Learn How to Challenge a CPS Indicated Finding
Dealing with child protective services? Learn how to challenge a CPS indicated finding in this video by Jennifer Sunderlin Morton, one of our experienced family law attorneys in Albany.
Download Our Free Divorce Guide
If you have been indicated in a Child Protective Services investigation, you have the right to appeal. Your first step in that process is to respond to the letter that notified you that you were indicated. To do this, you must write a letter to the Office of Child and Family Services in which you reference the case and ID number. In your letter, you should ask to have your indication reviewed, reversed, and marked as unfounded.
Your letter will trigger an automatic administrative review, and it is possible that your case will be marked as unfounded at that level, especially if some procedural error or other glaring error took place during the course of your investigation. In your initial letter, you can also request a copy of the records of your CPS investigation. Doing so will also be important if your indication is not overturned in response to that initial letter. If your case is not reversed at that first level, you will receive another letter stating that an administrative review has been conducted and that CPS has decided to retain your indication.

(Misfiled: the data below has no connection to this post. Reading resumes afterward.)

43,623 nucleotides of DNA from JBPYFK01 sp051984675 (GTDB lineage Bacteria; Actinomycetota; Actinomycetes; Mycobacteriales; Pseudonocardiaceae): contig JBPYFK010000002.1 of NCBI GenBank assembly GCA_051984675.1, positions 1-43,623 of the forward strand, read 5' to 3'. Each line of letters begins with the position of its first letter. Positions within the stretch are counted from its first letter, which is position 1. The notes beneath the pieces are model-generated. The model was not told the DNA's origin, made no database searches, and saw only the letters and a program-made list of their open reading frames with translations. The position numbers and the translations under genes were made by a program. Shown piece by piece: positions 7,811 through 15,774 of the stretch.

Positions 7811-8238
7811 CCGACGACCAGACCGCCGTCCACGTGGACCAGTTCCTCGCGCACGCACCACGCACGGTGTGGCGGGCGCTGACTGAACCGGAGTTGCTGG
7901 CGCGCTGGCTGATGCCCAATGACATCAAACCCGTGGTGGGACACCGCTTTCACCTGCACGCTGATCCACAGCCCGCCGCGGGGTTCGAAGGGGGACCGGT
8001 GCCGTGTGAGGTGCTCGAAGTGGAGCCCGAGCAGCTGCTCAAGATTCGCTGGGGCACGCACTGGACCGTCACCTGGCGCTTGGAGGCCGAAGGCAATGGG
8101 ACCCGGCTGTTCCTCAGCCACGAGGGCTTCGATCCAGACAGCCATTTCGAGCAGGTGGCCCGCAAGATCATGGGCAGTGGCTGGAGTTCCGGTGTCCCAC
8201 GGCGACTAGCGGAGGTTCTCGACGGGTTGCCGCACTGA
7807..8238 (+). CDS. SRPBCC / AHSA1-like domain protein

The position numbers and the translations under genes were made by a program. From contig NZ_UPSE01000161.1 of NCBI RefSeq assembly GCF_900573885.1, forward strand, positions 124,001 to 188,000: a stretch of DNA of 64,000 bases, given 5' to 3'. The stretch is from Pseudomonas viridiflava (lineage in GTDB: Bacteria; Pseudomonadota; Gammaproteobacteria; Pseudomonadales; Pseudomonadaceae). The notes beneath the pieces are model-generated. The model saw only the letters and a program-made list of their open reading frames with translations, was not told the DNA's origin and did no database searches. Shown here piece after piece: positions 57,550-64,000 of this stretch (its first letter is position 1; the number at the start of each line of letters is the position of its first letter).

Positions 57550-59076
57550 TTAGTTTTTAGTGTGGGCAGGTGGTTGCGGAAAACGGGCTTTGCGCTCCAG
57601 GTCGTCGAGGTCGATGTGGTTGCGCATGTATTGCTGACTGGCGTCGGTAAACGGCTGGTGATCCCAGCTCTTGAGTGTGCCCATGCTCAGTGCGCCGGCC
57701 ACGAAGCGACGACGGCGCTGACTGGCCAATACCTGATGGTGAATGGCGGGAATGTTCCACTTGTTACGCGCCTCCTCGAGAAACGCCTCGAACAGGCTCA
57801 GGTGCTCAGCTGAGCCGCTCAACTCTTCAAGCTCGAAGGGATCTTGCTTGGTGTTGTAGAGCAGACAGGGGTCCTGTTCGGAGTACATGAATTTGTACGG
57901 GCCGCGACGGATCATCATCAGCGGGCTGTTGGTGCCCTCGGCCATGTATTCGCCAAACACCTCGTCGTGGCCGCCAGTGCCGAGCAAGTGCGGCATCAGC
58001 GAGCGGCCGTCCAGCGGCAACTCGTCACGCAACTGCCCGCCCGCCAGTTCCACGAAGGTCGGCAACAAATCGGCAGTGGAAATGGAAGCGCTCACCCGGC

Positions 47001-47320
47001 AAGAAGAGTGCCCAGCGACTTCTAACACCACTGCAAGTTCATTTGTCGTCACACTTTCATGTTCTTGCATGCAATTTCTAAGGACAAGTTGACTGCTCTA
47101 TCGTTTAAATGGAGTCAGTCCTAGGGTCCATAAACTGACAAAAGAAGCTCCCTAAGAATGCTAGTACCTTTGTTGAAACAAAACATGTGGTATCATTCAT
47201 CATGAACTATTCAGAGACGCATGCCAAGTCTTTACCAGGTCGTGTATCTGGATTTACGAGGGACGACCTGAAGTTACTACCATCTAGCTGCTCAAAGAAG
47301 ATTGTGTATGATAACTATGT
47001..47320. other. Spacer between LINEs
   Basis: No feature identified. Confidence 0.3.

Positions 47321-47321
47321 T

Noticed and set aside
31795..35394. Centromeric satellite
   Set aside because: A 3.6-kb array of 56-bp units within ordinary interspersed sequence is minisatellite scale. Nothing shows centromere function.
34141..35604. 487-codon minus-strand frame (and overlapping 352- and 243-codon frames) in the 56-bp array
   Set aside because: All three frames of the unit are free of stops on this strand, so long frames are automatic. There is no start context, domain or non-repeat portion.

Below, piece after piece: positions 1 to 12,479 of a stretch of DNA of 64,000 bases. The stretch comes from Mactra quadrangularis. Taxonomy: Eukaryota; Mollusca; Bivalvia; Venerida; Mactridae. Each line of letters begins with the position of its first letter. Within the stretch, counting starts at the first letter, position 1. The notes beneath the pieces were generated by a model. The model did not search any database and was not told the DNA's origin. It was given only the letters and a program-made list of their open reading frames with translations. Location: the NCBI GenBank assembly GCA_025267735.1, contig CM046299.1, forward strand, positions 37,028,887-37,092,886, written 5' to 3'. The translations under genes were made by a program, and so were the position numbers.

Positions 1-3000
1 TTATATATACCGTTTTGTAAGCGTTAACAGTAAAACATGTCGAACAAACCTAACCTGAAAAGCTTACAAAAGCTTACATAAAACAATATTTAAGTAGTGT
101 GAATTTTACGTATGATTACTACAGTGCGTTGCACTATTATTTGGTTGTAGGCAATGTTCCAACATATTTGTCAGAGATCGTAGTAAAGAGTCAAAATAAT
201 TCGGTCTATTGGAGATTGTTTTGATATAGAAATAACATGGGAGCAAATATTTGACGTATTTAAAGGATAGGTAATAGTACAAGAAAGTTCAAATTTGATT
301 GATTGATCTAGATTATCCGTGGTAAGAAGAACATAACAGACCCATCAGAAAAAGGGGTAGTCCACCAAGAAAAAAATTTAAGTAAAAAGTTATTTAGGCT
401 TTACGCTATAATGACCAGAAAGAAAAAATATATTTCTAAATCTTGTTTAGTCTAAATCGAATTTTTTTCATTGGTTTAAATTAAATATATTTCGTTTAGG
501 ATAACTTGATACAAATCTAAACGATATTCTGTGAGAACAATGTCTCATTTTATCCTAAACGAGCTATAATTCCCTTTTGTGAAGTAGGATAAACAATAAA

Your next option is to go through the Fair Hearing process, which is an administrative review process that offers you the opportunity to appear in front of an administrative law judge. During this appearance, you may present evidence on your own behalf that shows that the indication was not warranted. The Department of Social Services will also participate in this process by presenting their information supporting their belief that the indication was, in fact, warranted. The Department of Social Services will go first in this process and has the burden of proof. It must show that there was a substantial basis for your indication based on the information available at the time. After this, you have an opportunity to fully refute whatever information that the Department of Social Services has presented.